Given all the hype from the online community, I admit I expected better. The Chirashi is also giving me an Aoki craving.

Hanayoshi

21 Duxton Road

Tel: +65 6225 5567





The Plain – For that Simple Unpretentious Brunch

24 01 2012

A cafe’s name often speaks volumes about its history and concept. For The Plain, it seems that the owners named it as such after much thought. Location seems to be the main driver behind this decision, with The Plain’s location near Duxton Plain Park. Concept was the other driving factor, with the owner’s intention of setting up a cafe that is as plain as possible; simple and easily understood without the gimmicks. A minimalistic cafe where one could come in for a casual cuppa, coffee or sandwich.

There’s just so few brunch places around nowadays that eludes the super chillax uncommercialized feel like The Plain does. I’d be lying if I said cafes like Wild Honey, Epicurious and Spruce are like that too. Somehow, they come across as trendier, with a see and be seen vibe to it, where you actually end up dressing up for a simple brunch. On the other hand, I’d be entirely comfortable dropping by The Plain in my shorts and flip flops.

There’s nothing distinctly special about the food here. The food menu is quite limited and the items can be easily prepared at home. For example, the Darling’s Eggs ($12), “Poached Egg with Ham, Cheese and Roma Tomatoes on Sourdough Toast”, can be easily replicated. Seriously, poaching eggs isn’t that difficult! Normally, it’s the Hollandaise Sauce that comes along with it that’s the problem but The Plain keeps it simple by using melted cheese instead.

My personal preference veers to the Dean’s Breakfast ($11), “Poached Eggs with Melted Cheese & Vegemite on Sourdough Toast”. This is my first time eating vegemite, a yeast extract that is supposedly nutritious. I thought it went rather well with the toasted sourdough, intensifying the flavour of the melted cheese. My only quibble was that the eggs were noticeably over-poached so the yolk was solid instead of runny. That definitely can be worked on.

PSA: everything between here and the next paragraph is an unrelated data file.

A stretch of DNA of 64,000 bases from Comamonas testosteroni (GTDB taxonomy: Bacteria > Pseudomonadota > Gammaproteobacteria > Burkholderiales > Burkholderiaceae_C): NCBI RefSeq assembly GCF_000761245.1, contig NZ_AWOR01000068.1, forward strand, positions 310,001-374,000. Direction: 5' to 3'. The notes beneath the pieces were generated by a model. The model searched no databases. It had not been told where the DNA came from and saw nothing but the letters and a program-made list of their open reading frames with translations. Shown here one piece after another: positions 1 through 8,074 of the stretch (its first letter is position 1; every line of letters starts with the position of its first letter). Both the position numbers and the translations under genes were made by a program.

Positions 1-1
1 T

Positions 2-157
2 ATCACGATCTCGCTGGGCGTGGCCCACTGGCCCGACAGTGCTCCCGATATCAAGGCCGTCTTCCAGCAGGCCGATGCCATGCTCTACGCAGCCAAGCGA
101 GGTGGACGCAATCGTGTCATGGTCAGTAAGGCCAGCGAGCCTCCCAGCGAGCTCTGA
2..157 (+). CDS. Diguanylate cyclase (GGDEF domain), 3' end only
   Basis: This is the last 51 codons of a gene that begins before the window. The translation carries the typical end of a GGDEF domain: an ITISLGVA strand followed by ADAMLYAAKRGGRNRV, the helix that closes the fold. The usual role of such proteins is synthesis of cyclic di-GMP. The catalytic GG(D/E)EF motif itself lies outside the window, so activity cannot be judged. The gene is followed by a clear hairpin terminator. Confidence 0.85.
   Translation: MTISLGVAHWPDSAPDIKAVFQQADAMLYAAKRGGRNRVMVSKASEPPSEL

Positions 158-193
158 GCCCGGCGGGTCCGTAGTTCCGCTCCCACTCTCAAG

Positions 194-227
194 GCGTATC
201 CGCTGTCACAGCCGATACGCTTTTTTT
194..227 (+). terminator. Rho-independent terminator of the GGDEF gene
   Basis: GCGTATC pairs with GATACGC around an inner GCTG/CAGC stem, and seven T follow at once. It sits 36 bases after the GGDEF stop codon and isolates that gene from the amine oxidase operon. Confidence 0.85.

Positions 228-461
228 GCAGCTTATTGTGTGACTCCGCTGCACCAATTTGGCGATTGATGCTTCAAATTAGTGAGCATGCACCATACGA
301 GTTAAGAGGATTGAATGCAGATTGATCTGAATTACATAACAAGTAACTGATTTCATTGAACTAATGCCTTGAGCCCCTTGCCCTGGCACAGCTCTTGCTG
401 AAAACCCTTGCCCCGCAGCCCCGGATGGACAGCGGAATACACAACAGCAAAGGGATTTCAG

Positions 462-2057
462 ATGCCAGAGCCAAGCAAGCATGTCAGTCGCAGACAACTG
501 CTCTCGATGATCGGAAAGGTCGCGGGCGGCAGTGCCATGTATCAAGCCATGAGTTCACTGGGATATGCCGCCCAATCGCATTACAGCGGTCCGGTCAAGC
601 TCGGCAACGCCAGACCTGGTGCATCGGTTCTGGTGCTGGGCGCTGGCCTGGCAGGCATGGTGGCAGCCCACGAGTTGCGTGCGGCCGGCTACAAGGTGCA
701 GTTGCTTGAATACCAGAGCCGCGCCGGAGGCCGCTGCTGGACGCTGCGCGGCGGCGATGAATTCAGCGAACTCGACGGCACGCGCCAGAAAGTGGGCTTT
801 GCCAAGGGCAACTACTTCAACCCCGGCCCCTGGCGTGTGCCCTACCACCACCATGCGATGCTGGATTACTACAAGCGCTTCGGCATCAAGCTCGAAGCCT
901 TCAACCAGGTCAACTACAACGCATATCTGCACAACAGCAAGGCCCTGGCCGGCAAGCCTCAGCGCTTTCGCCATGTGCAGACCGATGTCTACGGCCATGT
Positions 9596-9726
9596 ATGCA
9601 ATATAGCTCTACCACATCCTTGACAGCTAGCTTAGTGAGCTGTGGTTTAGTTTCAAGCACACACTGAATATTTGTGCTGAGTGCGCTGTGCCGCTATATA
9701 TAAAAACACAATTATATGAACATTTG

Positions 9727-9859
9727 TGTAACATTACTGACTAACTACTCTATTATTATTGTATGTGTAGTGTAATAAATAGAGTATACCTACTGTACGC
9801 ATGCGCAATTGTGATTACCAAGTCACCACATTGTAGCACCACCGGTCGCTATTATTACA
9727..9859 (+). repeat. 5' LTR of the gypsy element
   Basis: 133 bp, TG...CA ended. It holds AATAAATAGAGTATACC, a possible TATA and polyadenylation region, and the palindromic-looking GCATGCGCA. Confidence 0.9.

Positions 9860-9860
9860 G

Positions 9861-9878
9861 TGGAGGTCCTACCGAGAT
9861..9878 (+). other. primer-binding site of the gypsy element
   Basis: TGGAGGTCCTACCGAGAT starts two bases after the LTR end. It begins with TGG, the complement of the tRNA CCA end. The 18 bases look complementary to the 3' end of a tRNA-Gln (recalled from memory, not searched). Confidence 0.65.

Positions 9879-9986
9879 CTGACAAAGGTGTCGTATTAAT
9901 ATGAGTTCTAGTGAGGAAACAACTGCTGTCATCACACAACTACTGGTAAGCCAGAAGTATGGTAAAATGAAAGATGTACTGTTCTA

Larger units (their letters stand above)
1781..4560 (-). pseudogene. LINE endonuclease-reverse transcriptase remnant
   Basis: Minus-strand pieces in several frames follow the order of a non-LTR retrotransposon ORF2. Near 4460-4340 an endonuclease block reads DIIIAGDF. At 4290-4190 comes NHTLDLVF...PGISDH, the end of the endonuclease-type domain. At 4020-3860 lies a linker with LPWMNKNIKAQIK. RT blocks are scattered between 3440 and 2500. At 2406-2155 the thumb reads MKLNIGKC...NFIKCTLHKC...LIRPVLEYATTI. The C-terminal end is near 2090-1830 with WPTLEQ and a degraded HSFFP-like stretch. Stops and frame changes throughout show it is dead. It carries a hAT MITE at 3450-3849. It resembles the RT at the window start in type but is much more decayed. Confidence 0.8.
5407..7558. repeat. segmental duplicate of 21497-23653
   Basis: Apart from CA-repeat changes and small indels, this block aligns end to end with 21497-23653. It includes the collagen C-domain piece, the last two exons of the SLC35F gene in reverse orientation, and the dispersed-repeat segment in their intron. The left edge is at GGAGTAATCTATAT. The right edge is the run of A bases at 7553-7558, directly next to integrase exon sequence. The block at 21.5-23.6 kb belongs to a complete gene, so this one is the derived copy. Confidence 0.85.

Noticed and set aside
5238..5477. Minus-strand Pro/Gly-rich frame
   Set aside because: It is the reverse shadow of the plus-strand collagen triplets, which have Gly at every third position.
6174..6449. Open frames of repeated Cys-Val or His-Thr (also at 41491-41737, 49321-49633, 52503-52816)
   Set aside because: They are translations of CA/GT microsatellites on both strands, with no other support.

HH and JH shared an Iced Chocolate but I didn’t get to try it.

Iced Chocolate ($5.50)

The Plain does their coffees well. T got a Cappuccino (butter cookies on the side were made by T’s gf and meant for decorative purposes only and not served with the coffee) which he said was pretty good.

For myself, I got a Latte which was quite fragrant and smooth with the right thickness (“gao-ness”).

While I normally emphasize on the food, I think The Plain is just one of the few places where I can bear to leave critical food-related judgements behind (not that there are many) and soak in the ambience instead. It does help that the staff are super approachable and really treat their customers as they would their friends.

PS: Currently, I’m embarking on a pet project to identify Singapore’s best 5 brunch places so you’d probably see more brunch posts coming up shortly.

Bon Appetit!

The Plain

50 Craig Road

Tel: +65 6225 4387





L’Entrecote – You don’t need Wagyu for good Steak

22 12 2011

One problem I find when dining out is that sometimes there are just too many choices available on the menu that I’m left overly spoilt for choice, not knowing what exactly does the restaurant specialize in. Often, I resort to simply asking the restaurant staff for their personal recommendations to facilitate my decision making process. If this is what frustrates you often, L’Entrecote might just be the place for you!

The dining concept at L’Entrecote is simple. They offer you the best of what they do – the Entrecote Steak ($29++), drizzled in a fiercely guarded secret butter-based sauce with a free-flow of Crisp Golden Shoestring Fries & Salad and complemented with a complimentary glass of their hand picked red wine. The only decision left to the diner is whether or not to order any appetizers and/or desserts.

We ordered our steaks medium rare and it was done as such. While the steak wasn’t marbled, it is cooked in a fashion that enables you to enjoy it lean, with a texture resembling that of a slab of lightly seared tuna. The steak is served as 2 portions, possibly to allow the 2nd portion to be kept warmed before it is finally served, so what is seen below is just the 1st portion (about 60% of the actual amount of steak)

So for that affordable steak meal, do try out L’Entrecote. I promise you won’t be disappointed.

Bon Appetit!

L’Entrecote

36 Duxton Hill

Tel: +65 6238 5700